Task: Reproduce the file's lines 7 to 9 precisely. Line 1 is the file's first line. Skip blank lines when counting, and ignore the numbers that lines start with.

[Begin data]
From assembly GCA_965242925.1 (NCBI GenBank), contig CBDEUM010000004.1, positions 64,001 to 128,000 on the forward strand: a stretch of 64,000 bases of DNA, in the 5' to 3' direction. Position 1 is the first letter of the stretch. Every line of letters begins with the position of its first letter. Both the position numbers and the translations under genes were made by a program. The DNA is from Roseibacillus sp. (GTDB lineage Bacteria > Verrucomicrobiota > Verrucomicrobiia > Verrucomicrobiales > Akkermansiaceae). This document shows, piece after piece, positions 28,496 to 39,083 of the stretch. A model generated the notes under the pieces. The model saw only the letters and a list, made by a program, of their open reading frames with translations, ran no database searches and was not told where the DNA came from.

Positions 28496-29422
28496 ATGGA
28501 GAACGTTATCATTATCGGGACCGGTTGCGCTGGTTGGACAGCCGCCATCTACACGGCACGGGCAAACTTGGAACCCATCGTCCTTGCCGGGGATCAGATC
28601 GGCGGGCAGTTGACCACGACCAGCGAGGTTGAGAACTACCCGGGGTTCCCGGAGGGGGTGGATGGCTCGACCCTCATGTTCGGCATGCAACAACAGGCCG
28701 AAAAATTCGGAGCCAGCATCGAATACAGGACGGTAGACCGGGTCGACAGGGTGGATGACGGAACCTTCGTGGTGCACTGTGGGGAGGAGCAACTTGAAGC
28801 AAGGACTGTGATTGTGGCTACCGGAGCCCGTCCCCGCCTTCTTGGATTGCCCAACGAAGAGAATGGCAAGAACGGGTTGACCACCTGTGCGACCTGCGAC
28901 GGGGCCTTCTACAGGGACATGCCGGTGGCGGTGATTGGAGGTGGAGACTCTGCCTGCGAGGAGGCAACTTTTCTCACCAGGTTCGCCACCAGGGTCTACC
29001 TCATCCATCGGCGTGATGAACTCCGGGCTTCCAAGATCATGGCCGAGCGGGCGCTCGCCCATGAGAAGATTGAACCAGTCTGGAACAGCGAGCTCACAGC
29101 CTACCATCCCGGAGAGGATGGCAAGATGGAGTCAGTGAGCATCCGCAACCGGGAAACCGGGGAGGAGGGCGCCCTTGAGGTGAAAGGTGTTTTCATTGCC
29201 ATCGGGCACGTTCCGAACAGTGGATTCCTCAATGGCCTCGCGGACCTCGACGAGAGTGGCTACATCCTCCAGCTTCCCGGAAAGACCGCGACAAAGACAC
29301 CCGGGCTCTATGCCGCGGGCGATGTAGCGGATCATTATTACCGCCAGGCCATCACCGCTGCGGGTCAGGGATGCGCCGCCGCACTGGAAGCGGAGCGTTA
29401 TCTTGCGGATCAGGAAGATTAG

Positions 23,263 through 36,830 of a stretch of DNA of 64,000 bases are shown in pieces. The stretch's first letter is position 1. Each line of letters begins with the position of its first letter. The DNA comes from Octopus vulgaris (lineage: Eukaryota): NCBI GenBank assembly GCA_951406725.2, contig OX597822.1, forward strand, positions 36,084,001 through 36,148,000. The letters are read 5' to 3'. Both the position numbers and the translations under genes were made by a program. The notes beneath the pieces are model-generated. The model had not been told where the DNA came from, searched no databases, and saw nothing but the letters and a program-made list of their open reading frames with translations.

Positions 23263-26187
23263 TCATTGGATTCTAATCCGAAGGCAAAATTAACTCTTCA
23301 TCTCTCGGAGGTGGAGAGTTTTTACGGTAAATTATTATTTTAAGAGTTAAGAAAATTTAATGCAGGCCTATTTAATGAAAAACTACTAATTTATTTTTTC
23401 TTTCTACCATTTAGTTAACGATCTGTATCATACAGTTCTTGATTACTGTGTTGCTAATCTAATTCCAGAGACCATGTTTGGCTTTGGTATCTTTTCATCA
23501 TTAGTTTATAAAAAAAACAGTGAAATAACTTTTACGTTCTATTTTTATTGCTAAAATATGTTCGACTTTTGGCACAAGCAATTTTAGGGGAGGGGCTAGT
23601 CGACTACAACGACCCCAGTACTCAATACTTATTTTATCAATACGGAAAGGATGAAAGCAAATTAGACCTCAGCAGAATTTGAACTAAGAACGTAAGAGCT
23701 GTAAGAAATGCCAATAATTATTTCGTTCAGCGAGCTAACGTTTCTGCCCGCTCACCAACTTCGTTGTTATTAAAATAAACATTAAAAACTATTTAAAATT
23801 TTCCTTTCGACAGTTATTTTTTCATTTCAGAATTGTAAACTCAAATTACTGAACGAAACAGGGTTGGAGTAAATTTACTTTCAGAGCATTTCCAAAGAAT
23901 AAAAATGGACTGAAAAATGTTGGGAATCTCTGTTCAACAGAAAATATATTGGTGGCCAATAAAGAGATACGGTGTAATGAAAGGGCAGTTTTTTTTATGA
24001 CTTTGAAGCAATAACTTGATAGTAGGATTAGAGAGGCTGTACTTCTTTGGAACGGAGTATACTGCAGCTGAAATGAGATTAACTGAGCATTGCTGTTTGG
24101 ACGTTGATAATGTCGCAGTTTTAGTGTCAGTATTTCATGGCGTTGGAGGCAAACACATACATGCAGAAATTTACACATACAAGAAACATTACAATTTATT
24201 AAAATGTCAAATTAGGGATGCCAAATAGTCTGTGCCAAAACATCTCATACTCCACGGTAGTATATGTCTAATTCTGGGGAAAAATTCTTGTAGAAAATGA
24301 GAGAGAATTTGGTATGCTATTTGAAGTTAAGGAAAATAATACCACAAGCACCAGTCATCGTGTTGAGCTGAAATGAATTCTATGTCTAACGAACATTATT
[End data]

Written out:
28801 AAGGACTGTGATTGTGGCTACCGGAGCCCGTCCCCGCCTTCTTGGATTGCCCAACGAAGAGAATGGCAAGAACGGGTTGACCACCTGTGCGACCTGCGAC
28901 GGGGCCTTCTACAGGGACATGCCGGTGGCGGTGATTGGAGGTGGAGACTCTGCCTGCGAGGAGGCAACTTTTCTCACCAGGTTCGCCACCAGGGTCTACC
29001 TCATCCATCGGCGTGATGAACTCCGGGCTTCCAAGATCATGGCCGAGCGGGCGCTCGCCCATGAGAAGATTGAACCAGTCTGGAACAGCGAGCTCACAGC